King Digital Entertainment is a game development company that specializes developing social, mobile games. After going public in 2014, the company was acquired by Activision Blizzard for just under $6 billion in 2016. With a range of titles including Candy Crush Saga and Farm Heroes Saga, the company is known for its colorful, casual mobile games that tend to be “match three,” which require players to match three or more of the same candies or vegetables together. All of King’s games are level based and free-to-play but offer in-app purchases, which allow gamers to use real money to buy some form of power ups that assist in beating those levels. After choosing to remove advertisements from its games in 2013, all of King’s revenues came from in-app purchases through the end of last year.
In 2017, King generated $2 billion through in-app purchases, reported 290 million monthly active users and saw time spent per user grow to 37 minutes. Through January of this year King had the top two highest grossing mobile game apps on iOS in Candy Crush Saga and Candy Crush Mobile Saga. The two generated an estimated $2.2 and $1.7 million in revenue per day, respectively. Although the casual mobile gaming market has cooled significantly over the last several years, the mobile gaming market is projected to grow to over $50 billion this year.
King’s success goes beyond just making addicting games that people like to play during their commutes. As a point of reference, Zynga which is one the company’s closest competitors and creator of the once popular FarmVille, reported its first year of profitability in over 5 years last year and has struggled to remain relevant post FarmVille. King on the other hand has managed to keep Candy Crush Saga at the top of the charts 6 years after its launch and has done so through a rigorous reliance on data to dictate every aspect of the consumer experience.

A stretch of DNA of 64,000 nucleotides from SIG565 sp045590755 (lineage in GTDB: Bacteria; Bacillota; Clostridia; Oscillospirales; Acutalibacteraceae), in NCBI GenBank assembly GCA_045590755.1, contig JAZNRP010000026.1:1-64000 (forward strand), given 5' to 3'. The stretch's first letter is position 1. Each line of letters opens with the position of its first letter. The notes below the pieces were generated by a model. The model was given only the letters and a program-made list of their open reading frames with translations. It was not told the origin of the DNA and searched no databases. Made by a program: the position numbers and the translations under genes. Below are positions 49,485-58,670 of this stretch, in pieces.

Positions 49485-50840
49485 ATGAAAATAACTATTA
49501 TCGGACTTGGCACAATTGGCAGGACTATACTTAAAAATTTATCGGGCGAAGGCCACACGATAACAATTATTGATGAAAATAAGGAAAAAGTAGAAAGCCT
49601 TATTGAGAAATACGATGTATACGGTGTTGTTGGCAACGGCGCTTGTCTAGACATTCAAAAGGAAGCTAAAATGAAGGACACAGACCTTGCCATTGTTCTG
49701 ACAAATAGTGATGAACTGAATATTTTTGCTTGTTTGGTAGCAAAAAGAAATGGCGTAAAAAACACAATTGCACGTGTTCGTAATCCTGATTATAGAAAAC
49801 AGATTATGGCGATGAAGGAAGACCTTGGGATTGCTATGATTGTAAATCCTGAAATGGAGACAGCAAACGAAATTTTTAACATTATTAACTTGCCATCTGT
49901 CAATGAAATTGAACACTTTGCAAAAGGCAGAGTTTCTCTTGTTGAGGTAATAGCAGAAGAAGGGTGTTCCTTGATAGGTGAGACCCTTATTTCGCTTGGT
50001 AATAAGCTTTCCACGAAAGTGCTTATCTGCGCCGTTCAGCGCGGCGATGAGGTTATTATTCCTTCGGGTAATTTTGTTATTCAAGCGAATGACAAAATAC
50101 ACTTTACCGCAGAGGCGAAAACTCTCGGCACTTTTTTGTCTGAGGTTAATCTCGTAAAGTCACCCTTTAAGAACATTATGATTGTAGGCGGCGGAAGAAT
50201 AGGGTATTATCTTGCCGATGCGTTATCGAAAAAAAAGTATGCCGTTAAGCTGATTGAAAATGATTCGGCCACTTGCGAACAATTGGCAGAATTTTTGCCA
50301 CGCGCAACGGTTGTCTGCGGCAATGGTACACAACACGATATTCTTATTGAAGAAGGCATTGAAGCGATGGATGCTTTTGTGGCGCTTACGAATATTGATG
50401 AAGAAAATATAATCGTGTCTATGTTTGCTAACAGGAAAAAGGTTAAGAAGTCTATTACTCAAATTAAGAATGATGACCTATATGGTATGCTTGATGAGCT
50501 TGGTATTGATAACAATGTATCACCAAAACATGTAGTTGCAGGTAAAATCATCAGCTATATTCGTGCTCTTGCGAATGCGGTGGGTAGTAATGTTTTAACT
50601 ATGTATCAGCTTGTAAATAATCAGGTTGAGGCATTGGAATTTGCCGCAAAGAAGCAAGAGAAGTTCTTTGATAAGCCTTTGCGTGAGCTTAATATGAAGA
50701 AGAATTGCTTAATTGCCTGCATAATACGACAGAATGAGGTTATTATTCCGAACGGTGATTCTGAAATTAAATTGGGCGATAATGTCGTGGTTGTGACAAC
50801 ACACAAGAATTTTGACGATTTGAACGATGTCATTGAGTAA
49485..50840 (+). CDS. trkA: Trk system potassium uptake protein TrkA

The company is renowned for allowing its data to be the final decision maker and for using A/B testing on everything from l evel sequencing to game colorings to increase user engagement and to incentivize users to make in-app purchases. When the company decided to make the early levels
in one of its games a bit more challenging and saw second-day retention fall as a result, it chose to finish the test rather than panic and actually found that 14-day retention actually increased as a result. A producer for King’s Blossom Blast Saga noted the importance in a 2016 interview, saying, “The primary thing I need from data as a producer running a game team is the confidence to know that I am doing the right thing, and data contributes more and more to confirm that. Whether it’s features or positioning and marketing, I look to data for the proof of concept and the confidence that I’m either doing the right thing, or that we need to scrap what we’re doing and do something else.”
As a past HBS student wrote in a previous DI blog post, King collects hundreds of GB of data every day and reached over 1 trillion games played in February of 2015. As the company uses these learnings to improve its existing games and leverages its lessons to improve on new releases, it is well positioned to remain competitive in both the mobile gaming and free-to-play market places.